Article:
Having standbys that receive updates from the primary improves high availability by removing the single point of failure represented by the primary. The standbys can take over if the primary becomes unavailable.
The process for promoting a standby to the new primary (in case the current primary has failed) is known as the failover. After restoring the failed primary, you can instantiate a reverse process called failback to reinstate it as the main instance.
Failover and failback do not happen instantly. The duration of the failover and failback procedures affects your RTO and uptime. Therefore, automating these procedures as much as possible is crucial for improving their efficiency.
Pgpool and Patroni are widely used to automate failover and failback processes. We’ll discuss Patroni later in relation to the multi-master deployments with a coordinator. As for Pgpool, let’s see how it can be used by the deployments with a single primary and one or more standbys.
Let’s combine all the pieces and look at a sample, highly available (HA) configuration for deployments with a single primary instance. Assume that your solution is deployed in one of the regions of a public cloud environment:
The client application connects to a virtual IP address whose configuration supports the sending of traffic across zone A and B. During normal operations, the virtual IP forwards requests to the active instance of Pgpool in availability zone A. The primary PostgreSQL instance runs in the same zone and receives requests from the abovementioned Pgpool instance.
The standby instance is located in availability zone B. Because the current solution requires RPO=0, the replication from the primary to standby is synchronous (NOTE: For the synchronous replication, you should have 2+ standby, otherwise, the primary will get stuck if a single standby instance becomes unavailable).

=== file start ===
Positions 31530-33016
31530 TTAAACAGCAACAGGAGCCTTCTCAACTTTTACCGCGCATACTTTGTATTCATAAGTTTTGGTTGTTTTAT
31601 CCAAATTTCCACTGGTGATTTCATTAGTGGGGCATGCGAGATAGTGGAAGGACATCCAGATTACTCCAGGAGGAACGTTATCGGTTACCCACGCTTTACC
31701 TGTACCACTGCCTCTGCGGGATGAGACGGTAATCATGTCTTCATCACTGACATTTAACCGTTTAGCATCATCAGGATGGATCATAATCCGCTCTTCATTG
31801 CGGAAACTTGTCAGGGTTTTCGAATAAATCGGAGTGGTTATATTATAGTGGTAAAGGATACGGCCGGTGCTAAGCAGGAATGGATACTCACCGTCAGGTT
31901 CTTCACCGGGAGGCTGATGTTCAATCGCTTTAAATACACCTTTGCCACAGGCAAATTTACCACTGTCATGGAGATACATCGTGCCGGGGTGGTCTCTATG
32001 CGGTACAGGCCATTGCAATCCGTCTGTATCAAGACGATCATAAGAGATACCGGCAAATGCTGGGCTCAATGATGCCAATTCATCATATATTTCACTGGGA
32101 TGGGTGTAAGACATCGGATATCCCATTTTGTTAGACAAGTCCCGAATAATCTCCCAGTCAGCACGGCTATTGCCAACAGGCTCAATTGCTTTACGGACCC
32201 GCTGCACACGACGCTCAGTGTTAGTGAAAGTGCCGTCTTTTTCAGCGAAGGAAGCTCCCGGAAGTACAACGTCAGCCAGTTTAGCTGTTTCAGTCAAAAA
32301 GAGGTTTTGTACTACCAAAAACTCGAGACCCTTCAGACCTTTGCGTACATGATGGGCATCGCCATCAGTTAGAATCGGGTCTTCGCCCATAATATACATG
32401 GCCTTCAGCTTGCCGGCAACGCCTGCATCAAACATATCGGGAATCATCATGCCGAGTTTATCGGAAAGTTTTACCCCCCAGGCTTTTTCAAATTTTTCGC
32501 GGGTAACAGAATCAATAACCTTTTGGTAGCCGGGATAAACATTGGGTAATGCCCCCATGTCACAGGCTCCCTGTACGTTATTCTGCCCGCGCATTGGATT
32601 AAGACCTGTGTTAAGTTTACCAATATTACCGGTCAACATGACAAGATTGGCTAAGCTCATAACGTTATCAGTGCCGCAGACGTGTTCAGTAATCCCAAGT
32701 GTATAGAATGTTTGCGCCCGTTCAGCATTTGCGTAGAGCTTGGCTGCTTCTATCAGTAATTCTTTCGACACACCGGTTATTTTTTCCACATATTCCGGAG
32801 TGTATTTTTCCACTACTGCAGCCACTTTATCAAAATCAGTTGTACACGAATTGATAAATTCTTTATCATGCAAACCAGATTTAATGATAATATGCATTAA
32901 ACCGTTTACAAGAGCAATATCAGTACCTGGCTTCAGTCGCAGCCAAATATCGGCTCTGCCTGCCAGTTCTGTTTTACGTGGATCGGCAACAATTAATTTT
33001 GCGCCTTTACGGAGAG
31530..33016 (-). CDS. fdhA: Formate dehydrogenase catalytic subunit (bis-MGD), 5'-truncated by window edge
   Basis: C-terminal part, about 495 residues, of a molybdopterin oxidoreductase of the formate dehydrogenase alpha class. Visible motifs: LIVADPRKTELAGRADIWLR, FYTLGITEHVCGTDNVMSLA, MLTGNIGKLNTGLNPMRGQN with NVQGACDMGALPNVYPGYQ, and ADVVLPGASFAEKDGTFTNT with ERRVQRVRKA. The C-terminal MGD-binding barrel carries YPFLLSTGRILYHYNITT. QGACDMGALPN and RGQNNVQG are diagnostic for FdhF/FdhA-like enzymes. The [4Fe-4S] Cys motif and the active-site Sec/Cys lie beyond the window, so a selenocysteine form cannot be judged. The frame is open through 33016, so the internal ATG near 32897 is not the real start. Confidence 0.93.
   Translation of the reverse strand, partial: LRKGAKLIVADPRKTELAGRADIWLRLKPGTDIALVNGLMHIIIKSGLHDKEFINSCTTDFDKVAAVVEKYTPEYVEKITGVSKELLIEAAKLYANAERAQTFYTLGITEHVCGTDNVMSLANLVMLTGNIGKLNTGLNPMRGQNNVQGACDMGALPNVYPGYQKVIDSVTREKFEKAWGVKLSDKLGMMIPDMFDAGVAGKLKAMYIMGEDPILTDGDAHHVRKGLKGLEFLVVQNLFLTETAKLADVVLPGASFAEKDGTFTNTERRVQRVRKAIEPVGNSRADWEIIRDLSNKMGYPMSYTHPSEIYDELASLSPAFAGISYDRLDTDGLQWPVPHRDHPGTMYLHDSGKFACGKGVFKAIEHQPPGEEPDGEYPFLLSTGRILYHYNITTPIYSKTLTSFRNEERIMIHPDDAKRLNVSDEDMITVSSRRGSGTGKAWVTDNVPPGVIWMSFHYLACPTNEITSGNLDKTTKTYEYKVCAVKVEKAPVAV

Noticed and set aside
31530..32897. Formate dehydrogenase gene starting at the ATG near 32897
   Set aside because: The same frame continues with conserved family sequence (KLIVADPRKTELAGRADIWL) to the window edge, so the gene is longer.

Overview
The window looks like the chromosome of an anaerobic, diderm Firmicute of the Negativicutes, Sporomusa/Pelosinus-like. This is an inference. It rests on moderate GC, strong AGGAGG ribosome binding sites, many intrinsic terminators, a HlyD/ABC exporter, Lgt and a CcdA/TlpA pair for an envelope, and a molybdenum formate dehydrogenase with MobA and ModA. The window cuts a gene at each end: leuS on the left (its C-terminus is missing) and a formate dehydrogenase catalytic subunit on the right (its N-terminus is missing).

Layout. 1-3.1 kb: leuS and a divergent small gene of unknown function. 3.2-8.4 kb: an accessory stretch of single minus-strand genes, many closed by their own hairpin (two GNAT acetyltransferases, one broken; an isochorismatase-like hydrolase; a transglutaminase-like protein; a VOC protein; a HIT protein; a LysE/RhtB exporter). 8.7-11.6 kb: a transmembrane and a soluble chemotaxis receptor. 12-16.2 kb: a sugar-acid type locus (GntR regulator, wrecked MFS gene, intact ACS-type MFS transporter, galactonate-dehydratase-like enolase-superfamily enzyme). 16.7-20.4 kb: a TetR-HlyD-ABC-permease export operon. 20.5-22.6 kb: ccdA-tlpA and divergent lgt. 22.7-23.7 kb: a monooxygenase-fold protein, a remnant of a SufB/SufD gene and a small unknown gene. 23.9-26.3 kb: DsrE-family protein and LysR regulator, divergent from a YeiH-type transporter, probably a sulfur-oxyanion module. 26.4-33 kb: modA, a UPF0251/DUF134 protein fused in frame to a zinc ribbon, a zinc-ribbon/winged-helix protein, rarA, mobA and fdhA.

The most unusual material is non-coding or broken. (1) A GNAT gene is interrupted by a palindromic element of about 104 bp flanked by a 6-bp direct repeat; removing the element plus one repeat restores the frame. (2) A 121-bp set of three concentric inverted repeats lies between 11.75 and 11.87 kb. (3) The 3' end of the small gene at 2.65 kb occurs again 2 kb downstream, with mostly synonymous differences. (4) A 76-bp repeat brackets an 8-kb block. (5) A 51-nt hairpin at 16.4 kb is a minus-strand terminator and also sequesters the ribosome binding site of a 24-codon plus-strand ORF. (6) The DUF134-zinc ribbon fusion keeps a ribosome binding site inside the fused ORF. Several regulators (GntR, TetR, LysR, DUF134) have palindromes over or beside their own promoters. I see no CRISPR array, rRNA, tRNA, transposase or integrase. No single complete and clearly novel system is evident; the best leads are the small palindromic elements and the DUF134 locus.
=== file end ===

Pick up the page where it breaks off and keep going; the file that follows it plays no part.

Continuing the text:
A highly available architecture assumes that any single points of failure will be eliminated, which is why the primary Pgpool instance from zone A is complemented with a standby one in zone B. The watchdog instances of Pgpool work in both zones and monitor the healthiness of the Pgpool processes.
Now, imagine that the primary PostgreSQL instance goes down. If that happens, the active Pgpool instance in zone A will failover to the standby PostgreSQL instance in zone B. If the entire zone A goes down, the virtual IP can be reassigned to the standby Pgpool instance in zone B, and that instance will forward all requests to the standby PostgreSQL instance within the same zone.
The previous deployment option uses the standby PostgreSQL instances to improve availability. These instances can either remain isolated from all application workloads and wait to be promoted as a primary during an outage, or they can be utilized as read replica instances to scale reads.
An HA solution for deployments with read replicas is not much different from deployments utilizing standbys:
Similar to the deployment with standbys, a primary PostgreSQL instance manages all writes and replicates changes to read replicas. In addition, failover/failback solutions can promote a replica to a new primary. The difference lies in the use of a load balancer that distributes read traffic between the primary and replica instances.
As with the failover/failback solution, there are many options for the load balancing solution. Consider HAProxy, Pgpool, or a cloud native load balancer if you want to deploy PostgreSQL in the cloud.
As long as Pgpool can be used for failover, load balancing, and connection pooling, let’s continue using that tool for the sample HA setup of the deployment with a read replica.